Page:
Sometimes in genealogy, when you know you are going to be researching your families who lived in the south before the civil war, you just have to steel yourself against what you probably are going to learn. Even so, you probably are not going to be totally prepared for what you find.
I am presently writing up a narrative of my dad's mom's side of the family. Dad's mom (my grandmother, Maud McConnell Dobbins) was born in Glasgow, Kentucky. In a story written by my Aunt Dorothy, Dad's sister, she mentions that the old family in Kentucky had slaves before the Civil War, but that when they were emancipated, the slaves wanted to stay with the family. Now that may be true, but of course it is beside the point. The point is that facing the fact of slavery in one's family is not at all an easy thing to do, even if they were treated nicely.
Grandma Dobbins' mother was Narcissa Frances Wright, also of Glasgow, KY. Narcissa's father was Uberto Wright, likewise of Glasgow. And Uberto Wright's father was Jacob Wright, who died in 1857 possessed of a large estate which included eleven negro slaves.
In order to settle the estate according to Jacob's will, it had to be inventoried. All the papers generated in settling the estate are still available in the county courthouse. The first document begins this way: A true and just inventory and appraisment of all the slaves and personal estate of Jacob Wright, deceased, which was produced to use by U. Wright, his executor.
First on the list is Baylor, with a notation "not valued at anything." One can assume he was a baby, but that's just an assumption. Perhaps he was an old man no longer capable of working. Then the list goes on, showing Billy on the low side, worth $250, to Samuel and Felix, both worth $1,200.00. Those amounts are in 1857 money. In 1857, $1.00 would buy just about what $12.00 would today.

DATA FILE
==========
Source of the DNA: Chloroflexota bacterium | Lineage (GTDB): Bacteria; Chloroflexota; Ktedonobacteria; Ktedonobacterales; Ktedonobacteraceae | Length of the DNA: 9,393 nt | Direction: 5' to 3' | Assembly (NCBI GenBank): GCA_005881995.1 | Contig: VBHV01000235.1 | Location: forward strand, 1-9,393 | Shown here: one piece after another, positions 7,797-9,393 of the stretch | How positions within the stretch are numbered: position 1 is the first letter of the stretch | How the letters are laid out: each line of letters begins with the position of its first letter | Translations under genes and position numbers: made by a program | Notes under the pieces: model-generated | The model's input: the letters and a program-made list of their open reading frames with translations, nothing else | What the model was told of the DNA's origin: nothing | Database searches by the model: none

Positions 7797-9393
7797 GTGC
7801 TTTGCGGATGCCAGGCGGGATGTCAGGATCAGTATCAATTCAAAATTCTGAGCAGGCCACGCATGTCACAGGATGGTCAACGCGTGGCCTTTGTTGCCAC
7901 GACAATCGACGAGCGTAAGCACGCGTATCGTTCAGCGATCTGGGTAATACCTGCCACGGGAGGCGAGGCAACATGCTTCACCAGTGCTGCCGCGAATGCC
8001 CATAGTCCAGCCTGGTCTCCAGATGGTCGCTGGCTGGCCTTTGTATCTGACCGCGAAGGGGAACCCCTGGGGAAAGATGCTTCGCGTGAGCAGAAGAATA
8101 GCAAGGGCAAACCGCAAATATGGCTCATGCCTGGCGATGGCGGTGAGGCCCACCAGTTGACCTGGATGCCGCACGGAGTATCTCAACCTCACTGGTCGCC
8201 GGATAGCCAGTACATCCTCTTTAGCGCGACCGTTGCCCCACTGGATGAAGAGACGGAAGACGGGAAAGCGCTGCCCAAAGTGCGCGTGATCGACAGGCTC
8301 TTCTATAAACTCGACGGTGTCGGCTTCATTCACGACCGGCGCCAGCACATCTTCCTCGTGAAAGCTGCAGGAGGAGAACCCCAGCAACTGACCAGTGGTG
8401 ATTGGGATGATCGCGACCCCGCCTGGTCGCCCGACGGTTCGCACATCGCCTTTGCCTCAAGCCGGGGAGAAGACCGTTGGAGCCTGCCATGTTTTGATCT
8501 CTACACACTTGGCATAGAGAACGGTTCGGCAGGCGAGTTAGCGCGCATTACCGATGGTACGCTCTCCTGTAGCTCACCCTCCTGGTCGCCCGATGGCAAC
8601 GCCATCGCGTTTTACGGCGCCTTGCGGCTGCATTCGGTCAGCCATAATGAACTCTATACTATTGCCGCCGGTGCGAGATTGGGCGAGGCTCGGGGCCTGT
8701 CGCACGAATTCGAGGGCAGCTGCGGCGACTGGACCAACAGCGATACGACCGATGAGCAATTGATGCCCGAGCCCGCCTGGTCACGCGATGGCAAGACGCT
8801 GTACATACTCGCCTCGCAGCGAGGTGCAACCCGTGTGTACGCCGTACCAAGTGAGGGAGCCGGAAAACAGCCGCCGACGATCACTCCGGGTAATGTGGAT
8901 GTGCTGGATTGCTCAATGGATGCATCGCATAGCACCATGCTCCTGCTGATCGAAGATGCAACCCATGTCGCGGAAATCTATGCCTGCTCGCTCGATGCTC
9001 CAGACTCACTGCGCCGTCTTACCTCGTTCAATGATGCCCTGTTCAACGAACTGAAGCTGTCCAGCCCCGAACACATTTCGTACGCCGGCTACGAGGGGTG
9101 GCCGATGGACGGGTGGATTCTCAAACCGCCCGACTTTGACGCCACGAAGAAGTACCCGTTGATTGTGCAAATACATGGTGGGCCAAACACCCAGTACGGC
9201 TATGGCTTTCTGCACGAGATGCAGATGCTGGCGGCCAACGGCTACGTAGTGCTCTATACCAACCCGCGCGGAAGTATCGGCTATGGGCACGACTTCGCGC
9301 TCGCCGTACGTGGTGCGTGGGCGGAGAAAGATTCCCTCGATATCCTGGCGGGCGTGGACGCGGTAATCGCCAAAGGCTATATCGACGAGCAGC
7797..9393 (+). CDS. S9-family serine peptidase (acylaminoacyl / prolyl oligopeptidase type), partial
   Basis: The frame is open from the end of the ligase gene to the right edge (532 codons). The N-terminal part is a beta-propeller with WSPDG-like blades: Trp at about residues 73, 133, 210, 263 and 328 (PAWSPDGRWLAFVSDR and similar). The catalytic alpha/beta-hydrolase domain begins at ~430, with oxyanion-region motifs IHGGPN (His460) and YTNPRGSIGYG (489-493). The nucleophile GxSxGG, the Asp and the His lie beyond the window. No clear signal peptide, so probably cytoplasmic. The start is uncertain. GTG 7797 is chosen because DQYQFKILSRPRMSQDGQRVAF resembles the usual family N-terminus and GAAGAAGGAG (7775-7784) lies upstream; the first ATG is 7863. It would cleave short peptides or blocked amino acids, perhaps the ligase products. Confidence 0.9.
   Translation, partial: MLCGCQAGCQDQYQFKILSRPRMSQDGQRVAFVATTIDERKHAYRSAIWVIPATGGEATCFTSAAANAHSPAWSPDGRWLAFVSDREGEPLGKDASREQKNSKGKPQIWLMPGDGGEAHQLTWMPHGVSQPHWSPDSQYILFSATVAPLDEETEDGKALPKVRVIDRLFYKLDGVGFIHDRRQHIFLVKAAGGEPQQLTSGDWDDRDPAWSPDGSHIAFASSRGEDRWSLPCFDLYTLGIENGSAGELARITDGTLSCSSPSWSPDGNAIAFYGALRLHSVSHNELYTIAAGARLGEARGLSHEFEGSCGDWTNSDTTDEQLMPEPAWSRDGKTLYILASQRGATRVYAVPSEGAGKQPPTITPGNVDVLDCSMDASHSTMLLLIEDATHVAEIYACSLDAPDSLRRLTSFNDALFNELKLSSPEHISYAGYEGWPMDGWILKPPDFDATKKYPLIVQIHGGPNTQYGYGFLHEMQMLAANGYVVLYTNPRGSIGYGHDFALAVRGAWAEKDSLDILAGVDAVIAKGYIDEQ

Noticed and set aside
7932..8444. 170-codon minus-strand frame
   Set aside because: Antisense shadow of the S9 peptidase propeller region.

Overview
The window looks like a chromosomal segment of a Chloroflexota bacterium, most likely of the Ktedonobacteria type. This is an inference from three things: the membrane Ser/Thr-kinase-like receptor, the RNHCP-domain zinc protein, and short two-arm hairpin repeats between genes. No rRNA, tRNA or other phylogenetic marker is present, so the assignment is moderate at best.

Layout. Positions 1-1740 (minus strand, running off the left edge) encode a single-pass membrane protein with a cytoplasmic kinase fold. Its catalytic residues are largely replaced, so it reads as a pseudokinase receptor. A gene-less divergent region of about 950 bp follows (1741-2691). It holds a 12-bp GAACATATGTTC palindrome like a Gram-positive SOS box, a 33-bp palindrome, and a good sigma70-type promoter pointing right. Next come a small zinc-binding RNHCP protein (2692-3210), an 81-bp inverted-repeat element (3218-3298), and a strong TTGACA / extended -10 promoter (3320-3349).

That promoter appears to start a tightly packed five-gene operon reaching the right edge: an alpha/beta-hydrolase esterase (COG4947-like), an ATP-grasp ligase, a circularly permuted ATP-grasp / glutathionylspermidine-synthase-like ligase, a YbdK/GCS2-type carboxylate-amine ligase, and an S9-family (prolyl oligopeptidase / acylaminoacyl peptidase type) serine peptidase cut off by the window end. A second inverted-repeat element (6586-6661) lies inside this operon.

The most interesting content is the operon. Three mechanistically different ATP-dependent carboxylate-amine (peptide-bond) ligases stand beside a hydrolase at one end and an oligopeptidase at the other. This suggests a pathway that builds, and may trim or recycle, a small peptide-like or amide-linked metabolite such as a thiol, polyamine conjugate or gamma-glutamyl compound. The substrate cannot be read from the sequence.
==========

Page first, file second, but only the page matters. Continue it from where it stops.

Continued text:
Some of the other items on the list and their value are as follows:
1 yellow horse - $25.00
3 axes - $1.25
3 kettles - $3.00
1 bed and furniture - $20.00
5 beef cattle - $90.00
1 muley cow and calf - $14.00
1 white faced heifer and calf - $8.00
1 brown filly - $100
1 crib of corn supposed to be 125 barrels - $156.25
The sale was held and the proceeds of the estate distributed to the heirs as per the will.
What is hard to understand is that the slaves were considered property, and from the price they would fetch on the market you can see that they were a large and valuable part of a man's estate.
As a genealogist, we try to learn as much as we can about our families and the times they lived in. If we had all good old New England ancestors we wouldn't need to be dealing with the value of slaves when we write up our papers. But the truth is that some of us did have slaves in the family, and seeing their names written down on a property inventory may be interesting, but we sure don't have to like it one bit!